May 9, 2017
The Hill notes that "The 2020 presidential election could feature the most crowded Democratic primary in decades, with scores of Democrats rumored as potential contenders." They've come up with a list of 43 possible candidates, including many from outside the political sphere, as Trump's success essentially opens the playing field to just about anyone with name recognition and money.
Here are the 43 grouped into categories, some within a section may no longer be in that role. Some names are much more realistic than others, but at this early date the article has cast a very wide net.
- Vice-Presidents (2): Biden, Gore
- First Ladies (1): Obama
- Senators (14): Booker (NJ), Brown (OH), Duckworth (IL), Feingold (WI), Gillibrand (NY), Franken (MN), Harris (CA), Kaine (VA), Klobuchar (MN), Murphy (CT), Sanders (VT), Warner (VA), Warren (MA), Webb (VA)
- Representatives (4): Ellison (MN), Gabbard (HI), Maloney (NY), Moulton (MA)
- Governors/Lt. Gov (10): Brown (CA), Cuomo (NY), Dayton (MN), Dean (VT), Hickenlooper (CO), Inslee (WA), McAuliffe (VA), Newsom (CA), O'Malley (MD), Patrick (MA)
- Mayors (3): de Blasio (NYC), Garcetti (Los Angeles), Landrieu (New Orleans)
- Other Politicians (3): Castro, Newsom, Perez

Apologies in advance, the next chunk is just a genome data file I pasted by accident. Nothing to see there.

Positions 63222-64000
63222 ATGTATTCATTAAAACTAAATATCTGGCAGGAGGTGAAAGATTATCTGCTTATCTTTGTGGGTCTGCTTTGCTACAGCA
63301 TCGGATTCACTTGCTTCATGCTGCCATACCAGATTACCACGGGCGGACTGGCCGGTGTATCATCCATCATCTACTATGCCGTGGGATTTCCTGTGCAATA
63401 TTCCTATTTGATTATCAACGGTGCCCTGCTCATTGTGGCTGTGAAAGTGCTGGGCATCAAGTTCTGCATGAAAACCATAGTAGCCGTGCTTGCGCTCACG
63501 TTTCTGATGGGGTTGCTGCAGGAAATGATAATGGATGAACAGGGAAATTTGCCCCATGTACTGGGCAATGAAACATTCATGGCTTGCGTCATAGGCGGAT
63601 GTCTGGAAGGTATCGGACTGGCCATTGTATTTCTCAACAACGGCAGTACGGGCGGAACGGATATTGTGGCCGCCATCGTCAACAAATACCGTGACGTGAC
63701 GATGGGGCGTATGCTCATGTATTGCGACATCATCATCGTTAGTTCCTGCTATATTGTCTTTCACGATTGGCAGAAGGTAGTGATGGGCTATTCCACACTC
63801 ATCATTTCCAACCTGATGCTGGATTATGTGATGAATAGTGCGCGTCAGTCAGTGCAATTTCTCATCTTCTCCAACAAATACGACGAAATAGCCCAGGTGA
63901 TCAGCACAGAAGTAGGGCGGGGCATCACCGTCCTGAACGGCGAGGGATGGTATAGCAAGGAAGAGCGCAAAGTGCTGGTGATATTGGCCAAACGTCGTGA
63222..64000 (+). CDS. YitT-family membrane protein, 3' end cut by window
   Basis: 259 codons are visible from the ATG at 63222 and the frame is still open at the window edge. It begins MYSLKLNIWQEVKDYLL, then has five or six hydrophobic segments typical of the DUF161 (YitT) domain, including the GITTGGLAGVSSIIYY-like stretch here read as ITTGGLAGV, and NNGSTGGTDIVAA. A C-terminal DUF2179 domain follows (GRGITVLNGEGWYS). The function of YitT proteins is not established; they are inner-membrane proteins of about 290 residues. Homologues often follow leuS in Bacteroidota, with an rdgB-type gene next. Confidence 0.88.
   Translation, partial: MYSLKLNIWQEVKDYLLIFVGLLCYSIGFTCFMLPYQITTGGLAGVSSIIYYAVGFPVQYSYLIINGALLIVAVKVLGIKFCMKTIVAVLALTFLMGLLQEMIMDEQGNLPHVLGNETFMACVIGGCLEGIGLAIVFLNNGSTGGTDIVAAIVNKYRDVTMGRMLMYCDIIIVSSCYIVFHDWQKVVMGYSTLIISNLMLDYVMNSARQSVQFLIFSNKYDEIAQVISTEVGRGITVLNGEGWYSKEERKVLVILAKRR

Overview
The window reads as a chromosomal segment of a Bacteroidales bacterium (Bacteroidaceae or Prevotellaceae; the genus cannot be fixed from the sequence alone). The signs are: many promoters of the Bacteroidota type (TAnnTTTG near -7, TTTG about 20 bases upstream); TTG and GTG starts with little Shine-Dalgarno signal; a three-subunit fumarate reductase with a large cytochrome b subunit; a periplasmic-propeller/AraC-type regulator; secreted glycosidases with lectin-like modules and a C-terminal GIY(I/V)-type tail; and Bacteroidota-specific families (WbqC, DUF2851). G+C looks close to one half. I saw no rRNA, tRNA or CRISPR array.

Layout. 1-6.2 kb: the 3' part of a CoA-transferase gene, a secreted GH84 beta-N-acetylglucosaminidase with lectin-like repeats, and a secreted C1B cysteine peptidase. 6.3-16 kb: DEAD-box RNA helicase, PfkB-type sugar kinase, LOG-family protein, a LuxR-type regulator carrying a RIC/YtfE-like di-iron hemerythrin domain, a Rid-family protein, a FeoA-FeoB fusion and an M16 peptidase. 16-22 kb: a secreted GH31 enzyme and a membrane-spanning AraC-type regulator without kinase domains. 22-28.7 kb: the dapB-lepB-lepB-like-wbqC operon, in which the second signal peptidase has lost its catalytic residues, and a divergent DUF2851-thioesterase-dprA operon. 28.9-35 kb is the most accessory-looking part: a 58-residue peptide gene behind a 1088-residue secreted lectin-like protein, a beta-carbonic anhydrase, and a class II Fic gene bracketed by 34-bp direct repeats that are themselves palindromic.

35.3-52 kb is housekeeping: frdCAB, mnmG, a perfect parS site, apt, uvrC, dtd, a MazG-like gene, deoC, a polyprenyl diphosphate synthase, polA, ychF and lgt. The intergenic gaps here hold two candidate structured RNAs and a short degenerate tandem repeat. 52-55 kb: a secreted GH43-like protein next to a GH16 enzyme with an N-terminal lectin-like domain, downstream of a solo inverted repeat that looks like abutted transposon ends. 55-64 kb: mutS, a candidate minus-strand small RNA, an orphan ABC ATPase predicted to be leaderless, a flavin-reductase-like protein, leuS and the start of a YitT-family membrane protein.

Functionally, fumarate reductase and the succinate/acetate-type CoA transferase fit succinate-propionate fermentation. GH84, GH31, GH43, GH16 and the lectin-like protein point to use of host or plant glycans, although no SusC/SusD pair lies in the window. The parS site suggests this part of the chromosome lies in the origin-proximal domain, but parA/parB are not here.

- Business/Entertainment (6): Cuban, Johnson, Sandberg, Schultz, Steyer, Winfrey, Zuckerberg
The article does not delve into possible 2020 primary opponents for Trump. Whether any serious intra-party challengers emerge for the president will, of course, be largely dependent on his popularity and performance. This op-ed discusses some of the history around sitting presidents who have had to face a competitive primary.
Updated every two hours until election day, this map will reflect the probabilistic model used by fivethirtyeight
With a rapidly growing, highly-educated population, the Lone Star State is evolving into a major presidential and congressional battleground
This map shows who is leading in the polls in each state, regardless of the size of the margin
The state will elect a Senator, Representative and Governor this fall; all the incumbents are heavily favored to win reelection
50 days from the presidential election, we look at this Midwestern battleground that, prior to Trump's win, had not voted Republican for president since 1984